According to an article by two psychologists studying the effect of cell phones and social networks on life in young people, published in The New York Times, a lot of attention should be paid to the mental health of students, so They recommend some basic measures to avoid exposing them to the influence of the devices.
Professionals suggest taking action to help teens avoid falling into the statistics for depression, loneliness, self-harm and suicide rates, which began to rise dramatically in the United States, just before the pandemic.
An important step is to give children a long period each day where they are not distracted by their devices: the school day. Cell phones can be useful to get to and from school, but they should be out of reach during the school day so that students can practice the lost art of paying full attention to the people around them, including their teachers.
A second important step is to delay the age at which they begin to use social networks; Ideally, keep them out of elementary and middle schools altogether. Nowadays, many 10 and 11 year olds simply lie about their age to open accounts and when they do so, other children do not want to be left behind, so they feel pressure to use the networks as well.
At a minimum, platforms should be legally responsible for enforcing their stated minimum age of 13. Since social media platforms have not used consistent detection methods, they should be required to implement age and identity verification for all new accounts, as many other industries have done. Verified users could continue to post under pseudonyms, and verification could be done by trusted third parties instead of platforms.
As professionals Jonathan Haidt and Jean M. Twenge explain, “Even before the COVID-19 pandemic, adolescents felt increasingly lonely at school. The rapid transition to smartphone-mediated social life around 2012 is, as we have shown, the prime suspect. Now, after nearly eighteen months of social distancing, fear of contagion, parenting anxiety, distance schooling, and increased dependence on devices, will students spontaneously put away their cell phones and go back to socializing in person at the same time? old fashioned, at least during the hours you are together at school? We have a historic opportunity to help them do it. “
“When we started to see these trends in our work as psychologists studying Gen Z (people born after 1996), we were stumped. The US economy was steadily improving during those years, so this situation could not be attributed to the economic woes resulting from the Great Recession of 2008. It was difficult to think of any other national event in the early 2010s that impacted on the next ten years ”.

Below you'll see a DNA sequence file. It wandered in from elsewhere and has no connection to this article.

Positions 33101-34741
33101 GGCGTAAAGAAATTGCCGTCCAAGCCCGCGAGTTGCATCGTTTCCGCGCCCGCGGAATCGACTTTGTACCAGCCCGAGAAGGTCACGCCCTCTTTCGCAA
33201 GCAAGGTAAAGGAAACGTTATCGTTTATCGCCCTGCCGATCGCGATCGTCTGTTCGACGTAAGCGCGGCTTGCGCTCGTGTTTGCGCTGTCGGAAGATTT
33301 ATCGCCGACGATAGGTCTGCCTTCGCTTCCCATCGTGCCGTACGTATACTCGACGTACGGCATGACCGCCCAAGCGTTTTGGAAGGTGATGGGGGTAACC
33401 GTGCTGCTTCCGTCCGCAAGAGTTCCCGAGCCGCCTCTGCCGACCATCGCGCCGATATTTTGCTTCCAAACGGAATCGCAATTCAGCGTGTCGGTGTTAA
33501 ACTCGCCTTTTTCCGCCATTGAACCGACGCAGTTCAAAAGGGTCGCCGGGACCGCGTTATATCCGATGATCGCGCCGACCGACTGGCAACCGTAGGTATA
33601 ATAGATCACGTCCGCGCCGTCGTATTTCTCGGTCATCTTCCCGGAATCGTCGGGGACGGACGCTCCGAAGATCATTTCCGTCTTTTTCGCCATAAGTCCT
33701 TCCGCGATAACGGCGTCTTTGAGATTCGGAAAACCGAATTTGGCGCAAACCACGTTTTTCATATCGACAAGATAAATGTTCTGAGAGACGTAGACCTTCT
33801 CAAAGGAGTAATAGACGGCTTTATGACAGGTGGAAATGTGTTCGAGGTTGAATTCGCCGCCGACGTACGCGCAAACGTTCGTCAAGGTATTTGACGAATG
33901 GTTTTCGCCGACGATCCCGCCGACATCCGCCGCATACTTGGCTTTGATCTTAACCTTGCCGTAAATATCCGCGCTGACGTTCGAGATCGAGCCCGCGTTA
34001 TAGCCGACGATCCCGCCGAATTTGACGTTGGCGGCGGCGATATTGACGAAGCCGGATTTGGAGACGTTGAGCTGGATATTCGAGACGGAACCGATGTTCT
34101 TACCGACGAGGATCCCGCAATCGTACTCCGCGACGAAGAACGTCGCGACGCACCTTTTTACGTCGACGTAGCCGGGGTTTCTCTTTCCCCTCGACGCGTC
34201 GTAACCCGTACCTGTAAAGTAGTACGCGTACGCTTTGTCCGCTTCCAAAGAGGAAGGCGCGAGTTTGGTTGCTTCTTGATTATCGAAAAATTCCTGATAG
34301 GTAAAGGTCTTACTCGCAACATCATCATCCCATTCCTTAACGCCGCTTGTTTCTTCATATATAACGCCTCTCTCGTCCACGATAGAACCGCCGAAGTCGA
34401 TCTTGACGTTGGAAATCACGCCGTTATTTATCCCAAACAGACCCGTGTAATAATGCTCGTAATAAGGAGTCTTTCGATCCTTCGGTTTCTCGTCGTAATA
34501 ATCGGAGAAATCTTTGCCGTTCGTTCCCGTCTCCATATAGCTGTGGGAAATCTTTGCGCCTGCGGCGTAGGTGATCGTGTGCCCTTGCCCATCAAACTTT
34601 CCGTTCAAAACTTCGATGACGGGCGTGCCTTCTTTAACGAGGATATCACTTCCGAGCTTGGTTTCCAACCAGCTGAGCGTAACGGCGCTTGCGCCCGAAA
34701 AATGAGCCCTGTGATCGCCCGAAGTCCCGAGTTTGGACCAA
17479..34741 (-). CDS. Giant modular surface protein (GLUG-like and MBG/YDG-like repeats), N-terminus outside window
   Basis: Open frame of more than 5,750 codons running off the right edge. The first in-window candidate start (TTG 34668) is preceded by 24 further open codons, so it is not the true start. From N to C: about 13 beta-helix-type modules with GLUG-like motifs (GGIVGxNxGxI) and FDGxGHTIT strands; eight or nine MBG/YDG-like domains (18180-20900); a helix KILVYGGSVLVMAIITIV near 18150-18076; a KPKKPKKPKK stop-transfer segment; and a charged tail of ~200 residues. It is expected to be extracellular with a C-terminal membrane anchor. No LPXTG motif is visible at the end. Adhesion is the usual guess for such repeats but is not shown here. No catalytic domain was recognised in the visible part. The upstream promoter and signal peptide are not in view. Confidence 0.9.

We both came to suspect the same thing: cell phones in general and social networks in particular. Jean found that 2012 was the first year most Americans owned a smartphone; in 2015, two-thirds of teens also had one. That was also the period when the use of social media went from being optional to being ubiquitous among teens.
Jonathan discovered, while writing an essay with technologist Tobias Rose-Stockwell, that the major social media platforms changed at a profound level from 2009 to 2012. In 2009, Facebook added the “like” button, Twitter added the button. “Retweet” and, in the following years, user accounts became algorithms based on “interaction”, which essentially refers to the ability of a post to provoke emotions.
In 2012, as we all now know, the major platforms had created an outrage machine that made life online that much more unpleasant, faster, more polarized, and more likely to incite performative humiliation. Furthermore, as Instagram became more popular over the next decade, it had particularly strong effects on girls and young women, as the network invited them to “compare and despair” while looking at the posts of friends and strangers whose faces, bodies and Lives had been edited over and over again until many were closer to perfection than reality.
For many years, some experts have argued that cell phones and social media harm teens, while others have dismissed those concerns as another moral panic, no different from those that accompanied the advent of video games, television, and even comics. . One of the compelling arguments put forward by skeptics is this: the cell phone was adopted in many countries around the world around the same time, so why aren’t teens in all those countries experiencing more mental health problems? like Americans? Where is the evidence?